A laudation…

My family recently visited the grave of my oldest aunt who passed away from cancer in February 2007, a couple days after I got back from Rwanda. We were close– she helped raise me, along with my grandmother (her mother), who had also passed away from cancer. I just happened to be digging through old computer files when I came upon what I’m reposting here:

30-June-2006: A Laudation

The story of my aunt begins much like the story of any other immigrant worker. I’m afraid it will end like the story of any other cancer patient. Not two years after the death of her mother, my grandmother, to cancer nonetheless, she was diagnosed with lung cancer. She never smoked a cigarette in her life. Like many immigrants, she went to work in a factory with several of my other aunts and worked day in and day out for an hourly wage that I’ve managed to surpass in my hourly earnings as a twenty-one year old college graduate.

She left her home in south China decades ago, to be with the rest of my family that had migrated here. She got a job, the same job she’s been at up until her semi-early retirement. She saved up some money, and spent the rest on groceries, toys for me when I was a child, and lucky money in red envelopes to give to me whenever it was my birthday, Christmas or Chinese New Year. She spoke little English, but spoke three dialects of Chinese. I hated it when she had to take the bus to her doctor’s appointments, back when she was well enough to go on her own, when they didn’t realize how bad the situation was. I’d offer to stay home from class, or to come home early, to take her there but she would insist that I had to go to class to get my education. I would insist, since it would be 40F out at the time, and she would be alone on the bus, with an umbrella in one hand, and the other hand stuffed in her coat pocket, a scarf wrapped around her neck, cancerous growths in her lungs.

I saw her lose all her hair from the first round of chemotherapy, and I could tell she was ashamed of it. She always wore hats, even in the house, just so no one could see. When her hair grew back, and when it seemed like everything would be ok, I saw that she smiled more. And then the cancer came back, and the doctors couldn’t do anything. And then little by little, I saw her starting to give up. They advised hospice care. We looked into it.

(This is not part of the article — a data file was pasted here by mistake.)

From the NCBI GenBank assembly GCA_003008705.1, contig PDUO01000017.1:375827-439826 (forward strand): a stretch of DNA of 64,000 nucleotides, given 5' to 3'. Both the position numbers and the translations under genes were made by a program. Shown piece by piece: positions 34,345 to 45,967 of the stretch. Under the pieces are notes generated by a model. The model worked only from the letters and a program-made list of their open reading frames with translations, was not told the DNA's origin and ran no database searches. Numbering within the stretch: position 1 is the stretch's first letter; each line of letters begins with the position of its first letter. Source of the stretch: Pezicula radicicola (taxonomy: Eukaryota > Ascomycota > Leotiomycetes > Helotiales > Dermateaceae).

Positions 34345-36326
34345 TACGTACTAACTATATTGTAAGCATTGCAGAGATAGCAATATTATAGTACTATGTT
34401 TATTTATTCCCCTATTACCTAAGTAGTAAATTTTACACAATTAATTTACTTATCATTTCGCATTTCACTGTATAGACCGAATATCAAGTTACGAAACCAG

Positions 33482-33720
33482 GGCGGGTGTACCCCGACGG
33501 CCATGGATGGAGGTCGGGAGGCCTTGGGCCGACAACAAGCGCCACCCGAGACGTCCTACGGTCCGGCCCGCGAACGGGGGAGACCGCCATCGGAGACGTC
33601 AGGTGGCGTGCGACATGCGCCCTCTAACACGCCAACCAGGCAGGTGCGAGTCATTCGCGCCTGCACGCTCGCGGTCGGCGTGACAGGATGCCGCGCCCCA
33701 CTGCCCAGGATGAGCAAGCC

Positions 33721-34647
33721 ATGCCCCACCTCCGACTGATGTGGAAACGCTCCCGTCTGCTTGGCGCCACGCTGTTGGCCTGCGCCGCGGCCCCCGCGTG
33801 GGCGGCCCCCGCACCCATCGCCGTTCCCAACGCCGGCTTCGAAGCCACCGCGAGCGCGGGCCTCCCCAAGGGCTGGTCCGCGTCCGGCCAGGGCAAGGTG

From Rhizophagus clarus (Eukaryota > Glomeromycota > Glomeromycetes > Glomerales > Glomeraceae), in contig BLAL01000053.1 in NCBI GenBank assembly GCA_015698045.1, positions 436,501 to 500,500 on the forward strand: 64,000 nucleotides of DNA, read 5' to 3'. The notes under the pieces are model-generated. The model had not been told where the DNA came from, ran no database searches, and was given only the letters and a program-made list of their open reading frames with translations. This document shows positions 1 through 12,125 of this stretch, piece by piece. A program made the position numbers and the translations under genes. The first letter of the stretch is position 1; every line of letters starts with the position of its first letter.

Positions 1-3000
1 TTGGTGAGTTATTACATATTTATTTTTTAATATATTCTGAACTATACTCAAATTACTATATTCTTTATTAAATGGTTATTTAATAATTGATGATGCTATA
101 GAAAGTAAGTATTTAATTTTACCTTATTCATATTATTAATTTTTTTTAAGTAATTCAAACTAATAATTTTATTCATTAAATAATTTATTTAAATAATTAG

They brought over a hospital bed and an oxygen machine in her room. There were boxes of nitrile and latex gloves everywhere. She had cotton drapes that she laid on when she was in bed, and always several pairs of clean pants for whenever she soiled herself. Her nightstand was full of pill bottles. I’d hide in my room whenever my mom and dad would run over there, after hearing moans from my aunt’s room. I’d hear them putting the gloves on and I’d cry. The weight of all this ultimately proved to be too much, so she was sent to a nursing home.

I visited her yesterday, and I sat there facing her. It was warm, sunny, breezy and beautiful outside, but her room was soft, stuffy and pale. A nurse brought her dinner in, pathetic bowls of overcooked food, watery mashed potatoes, overdone broccoli, orange jello. She drank the soup, had some of the mashed potatoes, and then laid back in bed. She sighed and told me to take care of my health, that when she was younger, she didn’t take care of herself enough, and now she’s where she is now. She told me to not get sick, because it really is a miserable, painful thing. She told me to work hard at my job, and maybe go back to school. She told me to take my dad out for dinner for his birthday in several weeks, that he works hard at his job, full of hard labor. That he has to wake up at 4:30am and that his boss always asks him to do overtime, and even though he’s tired, he stays until 4pm. She told me that my parents worked hard for me to get to where I am now, that I should be proud of them and that I should work hard and get lots of raises and promotions to make them proud.

How do I reply? “Yes.” She’s completely right. I can’t help but feel ashamed because I feel like a spoiled brat. I say yes to her, and she nods her head. I watch her though, how skinny she is, how grey her hair is now. What was… is… her life? It’s her family. I realized something yesterday, sitting in that room, that holding cell. Inevitably, what we were fades away and the only thing that remains is what we did. What will remain of our own legacies? Surely not so much the trivial things like which hand the pen was held in, whether showers were taken at night or in the morning, or how many odd-jobs were taken up during the summers of high school years. My aunt worked a lot. She saved a lot of money. She only opened a cell phone when it was a shared plan, in order to reduce the costs. But she’d give me $100 on my birthdays, would buy snacks and little trinkets for me. Maybe I won’t remember these things in thirty years. But these are the telltale signs, signature characteristics of who we were. Who she is. It is these things that others should try to appreciate in a life, although they may not remain in memory for long. But what remains though, is what we stood for, what we believed in. What we fought for just by living each day, doing the things we did, exactly the way we did them. My aunt fought for her family. Me.


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